At first it was only a modest success, failing to draw in as many 100-yen coins as Galaxian, the outer space shooting game that was then Namco’s top earner. But Pac-Man was on slow burn. Its success didn’t register at first, because it was tapping in to a totally new audience for video games: women and children.

Within several months, Namco would ship 15,000 Pac-Man units to Japanese arcades, a very respectable success for a domestic game. But things played out differently abroad. There it was an instant hit. Within a year of its American debut, importer Bally-Midway had sold 100,000 Pac-Man cabinets, and it was estimated that US gamers had dropped the equivalent of a billion dollars in quarters into their collective coin slots. Its success took everyone by surprise—even its creator.

“The game didn’t really have anything in there that would leave a strong impression,” Iwatani told Kotaku via email this week, in advance of the anniversary. “I didn’t think players overseas, who sought thrills and excitement from games, would like it. Which is why I was honestly surprised when I saw how well it did in the United States and Europe.”

Iwatani originally named his creation “Puck-Man,” based on the Japanese word paku, or “chomping,” the concept around which the entire game is based. The trademark sonic backdrop, generated by Pac-Man as he eats his way through the maze, is usually interpreted by Western ears as “wakka-wakka-wakka.” But it’s actually “paku-paku-paku.”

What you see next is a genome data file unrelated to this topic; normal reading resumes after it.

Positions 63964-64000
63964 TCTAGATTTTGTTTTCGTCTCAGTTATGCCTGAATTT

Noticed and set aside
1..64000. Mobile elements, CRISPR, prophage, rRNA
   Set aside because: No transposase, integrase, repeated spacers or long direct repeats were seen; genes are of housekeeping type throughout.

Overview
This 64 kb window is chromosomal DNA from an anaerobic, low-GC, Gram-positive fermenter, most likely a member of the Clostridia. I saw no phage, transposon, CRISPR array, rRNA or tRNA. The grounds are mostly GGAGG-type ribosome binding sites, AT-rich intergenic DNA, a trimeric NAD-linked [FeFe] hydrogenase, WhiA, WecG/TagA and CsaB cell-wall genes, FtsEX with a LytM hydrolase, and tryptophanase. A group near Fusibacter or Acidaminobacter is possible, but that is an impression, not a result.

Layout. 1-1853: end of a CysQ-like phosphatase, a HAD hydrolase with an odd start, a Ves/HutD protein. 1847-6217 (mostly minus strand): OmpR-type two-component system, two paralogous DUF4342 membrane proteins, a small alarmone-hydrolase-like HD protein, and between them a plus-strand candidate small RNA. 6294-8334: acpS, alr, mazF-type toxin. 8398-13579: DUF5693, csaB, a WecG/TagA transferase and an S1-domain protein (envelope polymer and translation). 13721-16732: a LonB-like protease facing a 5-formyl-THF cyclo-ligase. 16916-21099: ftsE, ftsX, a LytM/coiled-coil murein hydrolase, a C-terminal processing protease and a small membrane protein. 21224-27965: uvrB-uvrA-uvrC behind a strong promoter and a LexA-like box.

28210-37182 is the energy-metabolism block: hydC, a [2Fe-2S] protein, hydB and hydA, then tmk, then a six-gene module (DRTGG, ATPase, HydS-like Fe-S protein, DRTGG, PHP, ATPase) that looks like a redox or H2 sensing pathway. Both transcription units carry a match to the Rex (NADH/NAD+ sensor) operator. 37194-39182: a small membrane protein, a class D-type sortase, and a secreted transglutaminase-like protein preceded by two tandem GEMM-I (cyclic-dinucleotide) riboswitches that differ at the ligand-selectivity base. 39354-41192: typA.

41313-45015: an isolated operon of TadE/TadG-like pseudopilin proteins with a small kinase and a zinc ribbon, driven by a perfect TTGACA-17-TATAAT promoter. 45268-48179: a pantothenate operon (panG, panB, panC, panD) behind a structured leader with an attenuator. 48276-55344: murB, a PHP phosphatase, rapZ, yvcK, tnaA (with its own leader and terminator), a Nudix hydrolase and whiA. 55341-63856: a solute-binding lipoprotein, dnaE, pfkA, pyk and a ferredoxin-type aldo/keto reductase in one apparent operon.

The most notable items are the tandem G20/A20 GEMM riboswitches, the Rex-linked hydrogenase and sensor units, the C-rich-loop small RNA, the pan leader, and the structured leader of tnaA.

The first machines distributed in Japan bore the Puck-Man name, and you can still find vintage Puck-Man merchandise there if you hunt for it, such as an LCD portable game released by Tomy. The change came when the U.S. game publisher Bally-Midway licensed it for release in the States in 1980. They sagely advised Namco that young Americans would inevitably vandalise the “P” of Puck-Man into an “F.” Pac-Man was born.

Namco founder Masaya Nakamura poses next to a Puck-Man machine at the company’s Tokyo office on November 6, 1982. (Photo: Bettmann, Getty Images)

Pac-Man fever swept the globe in a way no other video-game ever had. He was the industry’s first breakout star. In fact, he was the first pop-culture character to emerge from any video game. And speaking as someone who was there, an 80s kid who caught the fever in real-time: Pac-Man was literally everywhere in the early 80s. Arcades, of course, but so too home consoles and cartoon shows and talk shows and toy stores and top 40 radio. Even our digestive systems, in the form of Pac-Man cereal pitched by a prepubescent Christian Bale. (From Pac-Man to Batman.)